A free exhibition explores the artful use of language by contemporary Illinois painters and sculptors.
From the Belgian surrealist Rene Magritte to the pop artist Ed Ruscha, the skillful use of words on canvas has been called “a defining development in visual art of the 20th century.” [From the book "Art and Text" by David Beech, Black Dog Publishing, 2009.]
Naturally this artist’s tool retains its power in the era of abbreviated messages and tweets. Text in art can challenge viewers, tempting them to interpret the work or reframe the meaning of a particular word. Often the words on canvas add a mysterious dimension to the surrounding visuals and vice versa.
As curator Robert Sill put it: “A hybrid is born…when words, poetry or type fragments combine with any form of visual art. It can trigger new thoughts, create narratives, or evoke feelings.” As an example he cites the iconic "LOVE" sculptures created by Robert Indiana.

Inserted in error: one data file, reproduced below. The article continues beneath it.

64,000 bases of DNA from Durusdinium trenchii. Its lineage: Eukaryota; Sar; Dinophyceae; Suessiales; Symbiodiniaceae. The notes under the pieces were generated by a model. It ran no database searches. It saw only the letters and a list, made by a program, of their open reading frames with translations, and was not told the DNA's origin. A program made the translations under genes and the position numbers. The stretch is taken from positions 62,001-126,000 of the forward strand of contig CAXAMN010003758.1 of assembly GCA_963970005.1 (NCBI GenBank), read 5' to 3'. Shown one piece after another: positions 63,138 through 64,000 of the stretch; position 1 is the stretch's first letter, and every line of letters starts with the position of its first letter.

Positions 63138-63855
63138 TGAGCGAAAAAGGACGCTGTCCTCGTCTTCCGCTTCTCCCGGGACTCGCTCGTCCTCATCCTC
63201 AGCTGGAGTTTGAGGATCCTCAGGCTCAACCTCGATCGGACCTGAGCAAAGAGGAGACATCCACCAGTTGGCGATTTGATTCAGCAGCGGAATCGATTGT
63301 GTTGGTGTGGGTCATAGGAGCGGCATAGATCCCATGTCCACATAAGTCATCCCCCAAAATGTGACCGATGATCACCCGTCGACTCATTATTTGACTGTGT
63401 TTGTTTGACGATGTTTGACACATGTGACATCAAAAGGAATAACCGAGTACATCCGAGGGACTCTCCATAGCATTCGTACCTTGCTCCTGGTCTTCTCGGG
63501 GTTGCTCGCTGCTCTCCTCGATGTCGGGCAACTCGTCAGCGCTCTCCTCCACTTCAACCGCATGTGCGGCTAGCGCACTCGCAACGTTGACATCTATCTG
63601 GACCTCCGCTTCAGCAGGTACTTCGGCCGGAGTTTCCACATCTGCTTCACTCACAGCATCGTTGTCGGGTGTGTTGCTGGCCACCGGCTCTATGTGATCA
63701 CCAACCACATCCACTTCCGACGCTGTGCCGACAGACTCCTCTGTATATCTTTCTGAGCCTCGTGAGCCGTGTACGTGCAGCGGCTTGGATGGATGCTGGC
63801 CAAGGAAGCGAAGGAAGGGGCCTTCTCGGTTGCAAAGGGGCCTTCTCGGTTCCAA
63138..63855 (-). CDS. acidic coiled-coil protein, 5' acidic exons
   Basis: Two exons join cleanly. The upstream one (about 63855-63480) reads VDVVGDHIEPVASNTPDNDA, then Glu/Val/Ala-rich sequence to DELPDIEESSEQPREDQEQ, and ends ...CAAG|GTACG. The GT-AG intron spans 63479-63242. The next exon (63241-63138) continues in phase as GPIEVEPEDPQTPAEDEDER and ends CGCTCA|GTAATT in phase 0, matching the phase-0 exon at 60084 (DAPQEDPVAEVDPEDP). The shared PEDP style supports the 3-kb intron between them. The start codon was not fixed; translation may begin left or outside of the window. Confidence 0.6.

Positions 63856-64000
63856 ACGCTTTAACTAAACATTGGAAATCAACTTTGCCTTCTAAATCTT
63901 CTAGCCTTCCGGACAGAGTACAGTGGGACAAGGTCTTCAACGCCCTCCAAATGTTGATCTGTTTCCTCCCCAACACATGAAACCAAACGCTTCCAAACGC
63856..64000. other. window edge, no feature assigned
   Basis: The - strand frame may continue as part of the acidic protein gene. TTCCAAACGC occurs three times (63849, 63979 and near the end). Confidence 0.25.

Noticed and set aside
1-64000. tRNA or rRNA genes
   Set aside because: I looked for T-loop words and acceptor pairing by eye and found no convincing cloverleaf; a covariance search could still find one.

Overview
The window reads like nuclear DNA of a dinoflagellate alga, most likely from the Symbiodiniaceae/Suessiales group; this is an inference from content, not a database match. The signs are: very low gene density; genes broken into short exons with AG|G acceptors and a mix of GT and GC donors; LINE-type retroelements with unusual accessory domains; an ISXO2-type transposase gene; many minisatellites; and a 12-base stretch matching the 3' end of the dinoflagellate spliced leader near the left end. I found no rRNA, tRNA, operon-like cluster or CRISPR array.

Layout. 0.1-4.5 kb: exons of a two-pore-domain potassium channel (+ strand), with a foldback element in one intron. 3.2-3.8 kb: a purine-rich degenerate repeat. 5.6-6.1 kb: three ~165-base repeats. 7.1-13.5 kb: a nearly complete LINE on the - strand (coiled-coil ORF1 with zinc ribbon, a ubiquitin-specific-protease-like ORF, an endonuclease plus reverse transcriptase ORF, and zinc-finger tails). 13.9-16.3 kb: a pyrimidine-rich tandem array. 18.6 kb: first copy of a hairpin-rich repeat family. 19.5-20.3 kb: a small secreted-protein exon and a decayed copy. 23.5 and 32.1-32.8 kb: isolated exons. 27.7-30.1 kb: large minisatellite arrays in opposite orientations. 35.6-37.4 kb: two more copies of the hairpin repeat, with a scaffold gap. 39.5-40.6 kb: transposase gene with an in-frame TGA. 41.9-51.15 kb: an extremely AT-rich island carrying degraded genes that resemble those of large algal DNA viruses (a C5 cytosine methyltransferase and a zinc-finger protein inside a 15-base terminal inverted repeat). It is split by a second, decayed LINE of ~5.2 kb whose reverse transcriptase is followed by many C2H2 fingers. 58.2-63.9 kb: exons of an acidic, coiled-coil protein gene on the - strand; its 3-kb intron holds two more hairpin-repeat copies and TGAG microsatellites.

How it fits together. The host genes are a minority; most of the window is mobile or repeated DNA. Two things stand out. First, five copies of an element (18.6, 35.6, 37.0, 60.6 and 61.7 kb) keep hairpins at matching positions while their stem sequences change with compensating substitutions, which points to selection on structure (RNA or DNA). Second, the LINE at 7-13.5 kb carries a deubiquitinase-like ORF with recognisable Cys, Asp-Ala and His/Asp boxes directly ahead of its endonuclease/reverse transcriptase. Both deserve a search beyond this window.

The exhibition is called “Pro-Text: When Words Enter Visual Art.” Works include "Elapsed Time," made with expired watch batteries, and a full scale replica of a whaling boat engraved with messages about safety.
Significant Illinois artists are represented, including Philip Hanson (an original Imagist) and the late Hollis Sigler, as well as reputable Chicago galleries such as Packer Schopf Gallery and Corbett vs. Dempsey.
The exhibition is at the Illinois State Museum’s Chicago Gallery located in the Thompson Center. It is free of charge and runs through Feb. 6, 2015.